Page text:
My Blog List

Tuesday, September 27, 2011

A Priest at the Front Line

A Greek Orthodox priest attempts to stop a rioter hurling a Molotov cocktail at the police.

There are Still Old-Fashioned Protestants in Northern Ireland

From the Independent:
A music video shoot proved too raunchy for a farmer, who called a halt to filming on his land over the singer's "inappropriate" attire.

The Bahamian pop star Rihanna stripped down to a red and white bikini top and jeans in a barley field near Bangor in Northern Ireland on Monday, prompting landowner Alan Graham to intervene.

"I realised things had got to a stage which were not acceptable to me," said the 61-year-old, who holds strong Christian beliefs. "Things became inappropriate and I asked the film crew to stop."
And they did, to their credit.
Mr Graham said he had not heard of Rihanna, 23, before her representatives requested the use of his 60-acre farm at Clandeboye.

"Someone explained she was as big as it gets as far as pop stars were concerned," said the father of four. "I am a bit illiterate about those issues."
You and me both, pal. Isn't she the one with a no-good-bum boyfriend who gets his jollies whacking her?
He hoped the singer understood where he was coming from.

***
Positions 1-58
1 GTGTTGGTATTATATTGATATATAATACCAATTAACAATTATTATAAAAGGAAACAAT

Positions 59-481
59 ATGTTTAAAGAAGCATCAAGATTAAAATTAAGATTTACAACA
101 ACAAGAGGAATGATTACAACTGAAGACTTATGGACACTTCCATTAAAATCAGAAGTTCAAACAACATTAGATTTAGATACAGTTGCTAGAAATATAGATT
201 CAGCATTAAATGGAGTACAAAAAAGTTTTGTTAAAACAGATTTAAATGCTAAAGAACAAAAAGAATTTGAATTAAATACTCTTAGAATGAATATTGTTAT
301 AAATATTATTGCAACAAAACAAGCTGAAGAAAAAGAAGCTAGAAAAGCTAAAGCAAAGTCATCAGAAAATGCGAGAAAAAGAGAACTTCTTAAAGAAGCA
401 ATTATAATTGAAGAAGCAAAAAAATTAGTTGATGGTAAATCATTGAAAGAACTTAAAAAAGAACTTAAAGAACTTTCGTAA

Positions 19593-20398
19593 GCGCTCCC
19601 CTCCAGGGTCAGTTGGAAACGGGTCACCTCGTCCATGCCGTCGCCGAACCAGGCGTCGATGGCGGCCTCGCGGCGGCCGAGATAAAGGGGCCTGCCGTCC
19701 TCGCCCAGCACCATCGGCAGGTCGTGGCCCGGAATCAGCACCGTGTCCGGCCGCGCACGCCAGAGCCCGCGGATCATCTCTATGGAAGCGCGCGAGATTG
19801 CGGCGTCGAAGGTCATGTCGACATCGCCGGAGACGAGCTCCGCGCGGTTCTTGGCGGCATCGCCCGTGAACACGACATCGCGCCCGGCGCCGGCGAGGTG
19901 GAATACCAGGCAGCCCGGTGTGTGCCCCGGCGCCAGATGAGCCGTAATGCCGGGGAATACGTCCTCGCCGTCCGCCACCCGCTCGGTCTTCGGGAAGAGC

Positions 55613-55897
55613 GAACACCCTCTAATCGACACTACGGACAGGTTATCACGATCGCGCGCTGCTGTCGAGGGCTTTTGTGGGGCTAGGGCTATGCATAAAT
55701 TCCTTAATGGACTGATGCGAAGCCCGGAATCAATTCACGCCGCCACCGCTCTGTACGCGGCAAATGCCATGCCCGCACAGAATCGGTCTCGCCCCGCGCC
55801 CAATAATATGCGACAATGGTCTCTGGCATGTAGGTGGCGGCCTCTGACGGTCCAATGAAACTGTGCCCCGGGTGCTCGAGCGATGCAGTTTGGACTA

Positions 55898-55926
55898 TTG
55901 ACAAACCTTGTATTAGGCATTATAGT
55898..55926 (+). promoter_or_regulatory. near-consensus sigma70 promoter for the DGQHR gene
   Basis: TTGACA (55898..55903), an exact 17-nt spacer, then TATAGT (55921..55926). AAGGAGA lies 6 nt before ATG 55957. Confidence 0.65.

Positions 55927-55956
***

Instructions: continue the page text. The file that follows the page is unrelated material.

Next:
"We had a conversation. We shook hands and parted company on good terms.
He seems like a decent chap.
"I wish no ill will against Rihanna and her friends. Perhaps they could acquaint themselves with a greater God."
'Twould be nice but I wouldn't hold your breath, sir.

Friday, September 09, 2011

Expunging the "C" Word

Back in the 'sixties there was a game show called You Don't Say! (whose host, Tom Kennedy, may well have been toothiest game show host in history, though with much competition, especially from the legendary Wink Martindale). In any event, Mr. Kennedy would always open (or close, I don't remember) the program with the pithy adage: "Remember, it's not what you say that counts, it's what you don't say!" Said pithy adage came to mind today upon learning, via the Cardinal Newman Society, a recent study found that on the home pages of Catholic college websites, more that 60% of them don’t identify the institution as being Catholic. It's as if they're embarrassed by it, or ashamed of it, or annoyed by it or worry they may scare off the atheists and the Moslems. Whatever.